Other Me: You KNOW that’s not good enough. Everybody thinks they are right and everyone else is wrong. This is human nature. Confirmation bias. You know this. You have written, like, a hundred blog posts and articles about it. Like this one. And this one. Everybody says that they are right and everybody else is wrong. This is just chimpanzees throwing poop in a zoo.
Me: I’ll give you all of that. But that doesn’t mean that every position is equally right, or equally good. There really are bad ideas, and some people’s ideas are better than others. The existence of biases doesn’t mean that all equally biased positions are equally wrong. Some ideas really are dangerous. Some people really are Hitler. You can be perfectly biased and perfectly right at the same time. And besides, I have to think that I’m right. If I thought I was wrong, I would want to change my mind. You can factor out all of the “yeah, I could be wrong” stuff you want. But at some point, you have to decide that you are as sure as you can be about something and then try to convince other people to think like you do. That’s how democracy works.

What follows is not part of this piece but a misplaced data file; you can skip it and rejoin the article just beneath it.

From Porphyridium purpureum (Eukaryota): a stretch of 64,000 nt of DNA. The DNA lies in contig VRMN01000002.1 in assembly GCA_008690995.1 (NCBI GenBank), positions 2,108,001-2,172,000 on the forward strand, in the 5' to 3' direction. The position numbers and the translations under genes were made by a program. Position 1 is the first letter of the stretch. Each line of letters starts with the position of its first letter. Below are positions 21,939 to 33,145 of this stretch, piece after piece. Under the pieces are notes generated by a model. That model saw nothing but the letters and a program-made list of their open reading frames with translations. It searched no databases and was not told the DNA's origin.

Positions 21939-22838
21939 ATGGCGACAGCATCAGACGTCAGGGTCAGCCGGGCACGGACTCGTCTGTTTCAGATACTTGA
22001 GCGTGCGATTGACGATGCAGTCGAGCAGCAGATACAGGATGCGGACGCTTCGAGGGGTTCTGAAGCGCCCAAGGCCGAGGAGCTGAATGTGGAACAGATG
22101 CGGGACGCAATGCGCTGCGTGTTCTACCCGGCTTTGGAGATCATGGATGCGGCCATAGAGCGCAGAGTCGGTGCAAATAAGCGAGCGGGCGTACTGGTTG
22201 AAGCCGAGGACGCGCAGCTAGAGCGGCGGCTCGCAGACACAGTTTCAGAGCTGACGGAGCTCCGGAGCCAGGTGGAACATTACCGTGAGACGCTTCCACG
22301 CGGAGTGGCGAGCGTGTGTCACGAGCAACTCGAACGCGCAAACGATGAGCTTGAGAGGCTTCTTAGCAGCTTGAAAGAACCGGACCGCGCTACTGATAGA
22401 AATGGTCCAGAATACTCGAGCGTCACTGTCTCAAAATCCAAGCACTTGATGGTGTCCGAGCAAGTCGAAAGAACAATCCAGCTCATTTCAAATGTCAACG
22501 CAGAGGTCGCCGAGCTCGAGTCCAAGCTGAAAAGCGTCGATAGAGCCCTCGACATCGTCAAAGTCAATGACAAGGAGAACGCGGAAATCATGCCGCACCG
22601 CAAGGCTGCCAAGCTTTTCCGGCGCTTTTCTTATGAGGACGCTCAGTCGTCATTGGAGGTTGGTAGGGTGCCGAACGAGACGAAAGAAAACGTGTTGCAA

Other Me: Then why aren’t you trying to be persuasive? You know how to be persuasive. You teach this stuff. Nobody is persuaded by sarcastic comments. Nobody is persuaded by irrational hyperbole. And you know perfectly well that nobody was shamed out of voting for Trump. If anything, the way that liberals treated potential Trump voters is precisely the reason that we ended up with the guy as president. When you lead with “your candidate is a fascist,” there is pretty much no way that you are going to win somebody over to your side.